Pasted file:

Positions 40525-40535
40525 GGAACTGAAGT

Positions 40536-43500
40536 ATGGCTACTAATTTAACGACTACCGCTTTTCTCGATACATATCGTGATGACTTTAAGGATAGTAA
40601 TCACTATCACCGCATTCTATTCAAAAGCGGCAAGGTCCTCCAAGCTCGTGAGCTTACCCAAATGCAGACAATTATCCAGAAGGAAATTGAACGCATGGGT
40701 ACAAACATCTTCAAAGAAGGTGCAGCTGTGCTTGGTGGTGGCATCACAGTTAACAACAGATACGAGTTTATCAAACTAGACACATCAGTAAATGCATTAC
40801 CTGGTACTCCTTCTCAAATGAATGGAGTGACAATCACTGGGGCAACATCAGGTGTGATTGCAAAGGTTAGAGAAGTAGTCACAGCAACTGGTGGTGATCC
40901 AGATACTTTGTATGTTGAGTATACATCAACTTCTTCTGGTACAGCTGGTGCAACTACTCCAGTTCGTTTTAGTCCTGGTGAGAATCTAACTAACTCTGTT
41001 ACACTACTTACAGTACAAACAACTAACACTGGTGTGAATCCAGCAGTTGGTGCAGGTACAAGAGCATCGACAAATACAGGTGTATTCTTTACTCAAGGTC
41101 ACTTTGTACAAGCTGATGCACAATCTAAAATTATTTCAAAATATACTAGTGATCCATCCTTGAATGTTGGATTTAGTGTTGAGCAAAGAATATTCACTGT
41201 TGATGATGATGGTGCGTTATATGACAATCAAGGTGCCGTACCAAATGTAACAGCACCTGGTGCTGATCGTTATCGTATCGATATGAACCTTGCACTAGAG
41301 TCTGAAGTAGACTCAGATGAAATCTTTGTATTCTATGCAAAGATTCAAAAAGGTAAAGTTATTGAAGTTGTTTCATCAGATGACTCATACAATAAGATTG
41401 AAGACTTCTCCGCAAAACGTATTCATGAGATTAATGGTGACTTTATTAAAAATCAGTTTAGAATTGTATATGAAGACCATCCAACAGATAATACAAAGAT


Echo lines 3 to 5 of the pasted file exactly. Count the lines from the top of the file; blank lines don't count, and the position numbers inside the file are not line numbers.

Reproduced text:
Positions 40536-43500
40536 ATGGCTACTAATTTAACGACTACCGCTTTTCTCGATACATATCGTGATGACTTTAAGGATAGTAA
40601 TCACTATCACCGCATTCTATTCAAAAGCGGCAAGGTCCTCCAAGCTCGTGAGCTTACCCAAATGCAGACAATTATCCAGAAGGAAATTGAACGCATGGGT